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If you dig functional programming then I like to commit every time I start working with a new function. It's basically a good move if you want clean code
As much as you can easily describe in a commit message.
karma105203yDepends if its rework lol 😂
Recently I ported a framework from Java to c++. Let's just say I did it all in one commit... no point in struggling to fix errors when half of them are related to the rest of the code not being done. Otherwise, I make a commit either small fixes and polishing or a feature, but never mix. Also don't commit broken code until you fix it.
chadd1751443yCommit code that is related to itself. Kind of like how a good paragraph reflects a central point.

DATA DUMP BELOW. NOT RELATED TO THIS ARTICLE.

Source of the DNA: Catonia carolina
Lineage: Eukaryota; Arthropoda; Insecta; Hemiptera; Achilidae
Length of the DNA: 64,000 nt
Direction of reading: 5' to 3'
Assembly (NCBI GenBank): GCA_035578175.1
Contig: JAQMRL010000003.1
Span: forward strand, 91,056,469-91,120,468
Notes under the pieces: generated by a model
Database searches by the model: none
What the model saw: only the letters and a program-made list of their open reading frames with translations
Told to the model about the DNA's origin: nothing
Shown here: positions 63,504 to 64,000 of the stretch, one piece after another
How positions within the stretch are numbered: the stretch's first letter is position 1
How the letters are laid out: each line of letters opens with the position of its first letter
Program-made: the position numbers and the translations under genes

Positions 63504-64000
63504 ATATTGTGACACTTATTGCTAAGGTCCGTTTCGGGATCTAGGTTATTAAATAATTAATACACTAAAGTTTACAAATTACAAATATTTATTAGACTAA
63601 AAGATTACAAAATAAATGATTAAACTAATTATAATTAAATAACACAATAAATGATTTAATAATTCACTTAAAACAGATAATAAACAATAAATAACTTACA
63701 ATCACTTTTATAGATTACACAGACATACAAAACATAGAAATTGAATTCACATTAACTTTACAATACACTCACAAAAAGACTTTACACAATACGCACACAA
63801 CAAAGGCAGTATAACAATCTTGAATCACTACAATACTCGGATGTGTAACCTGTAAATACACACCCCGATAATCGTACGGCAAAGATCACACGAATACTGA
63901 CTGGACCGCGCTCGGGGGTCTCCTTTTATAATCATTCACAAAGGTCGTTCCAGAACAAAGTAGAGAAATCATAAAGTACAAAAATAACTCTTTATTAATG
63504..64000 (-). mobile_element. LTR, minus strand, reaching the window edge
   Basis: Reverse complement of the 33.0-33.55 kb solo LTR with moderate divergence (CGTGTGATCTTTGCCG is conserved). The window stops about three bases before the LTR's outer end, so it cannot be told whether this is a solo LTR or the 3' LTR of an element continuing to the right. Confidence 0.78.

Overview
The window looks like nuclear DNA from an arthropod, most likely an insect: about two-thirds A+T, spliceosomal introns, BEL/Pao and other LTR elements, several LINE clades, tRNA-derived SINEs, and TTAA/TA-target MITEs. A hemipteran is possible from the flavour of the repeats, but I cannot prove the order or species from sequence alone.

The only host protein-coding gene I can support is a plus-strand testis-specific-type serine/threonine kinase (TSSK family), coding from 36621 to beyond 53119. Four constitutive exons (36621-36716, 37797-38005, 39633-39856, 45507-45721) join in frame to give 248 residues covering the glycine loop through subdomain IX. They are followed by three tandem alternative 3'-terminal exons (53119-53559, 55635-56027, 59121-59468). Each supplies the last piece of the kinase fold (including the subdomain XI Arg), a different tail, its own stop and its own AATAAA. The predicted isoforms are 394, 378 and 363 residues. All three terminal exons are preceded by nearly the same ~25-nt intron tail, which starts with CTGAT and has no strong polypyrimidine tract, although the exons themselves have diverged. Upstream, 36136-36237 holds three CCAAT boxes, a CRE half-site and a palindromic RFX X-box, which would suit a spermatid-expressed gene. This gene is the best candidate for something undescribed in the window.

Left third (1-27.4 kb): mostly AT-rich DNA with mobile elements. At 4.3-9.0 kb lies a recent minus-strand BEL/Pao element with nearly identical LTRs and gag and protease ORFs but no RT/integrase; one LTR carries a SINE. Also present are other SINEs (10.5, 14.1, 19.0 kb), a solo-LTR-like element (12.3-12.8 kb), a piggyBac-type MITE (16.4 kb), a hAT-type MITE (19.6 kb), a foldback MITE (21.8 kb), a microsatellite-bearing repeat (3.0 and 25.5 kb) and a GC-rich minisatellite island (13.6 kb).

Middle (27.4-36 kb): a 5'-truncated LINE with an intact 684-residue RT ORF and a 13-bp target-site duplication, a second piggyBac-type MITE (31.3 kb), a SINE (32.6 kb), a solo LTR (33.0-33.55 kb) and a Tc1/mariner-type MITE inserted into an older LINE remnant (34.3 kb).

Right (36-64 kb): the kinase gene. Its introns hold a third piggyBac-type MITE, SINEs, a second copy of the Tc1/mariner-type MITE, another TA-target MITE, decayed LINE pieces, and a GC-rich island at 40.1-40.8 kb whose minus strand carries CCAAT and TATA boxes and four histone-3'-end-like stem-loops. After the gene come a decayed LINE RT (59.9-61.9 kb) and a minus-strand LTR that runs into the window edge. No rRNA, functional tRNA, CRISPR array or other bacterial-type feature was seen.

Commit before you refactor.
Commit after testing the refactor.
You don't have to commit working code if you just need to bookmark your work, but I personally like to get it functional at least before pushing.
Don't punch in your commits on a timer. Punch in your commits when you've accomplished something. Doesn't have to be a big accomplishment, doesn't have to be small either.
bioDan54173yDepends on the commit for me.
initial commits are usually huge and bulky, like the first git push of a repository for a service/monolithic component. Then i categories my branches according to 'git flow' for new features/bugs/hotfixes so eventually each commit is related to its own bug/feature branch.
I try not to do more than 5 different files per commit, but like @waqas-ibrahim said, its really about the description of the change you did in the commit message.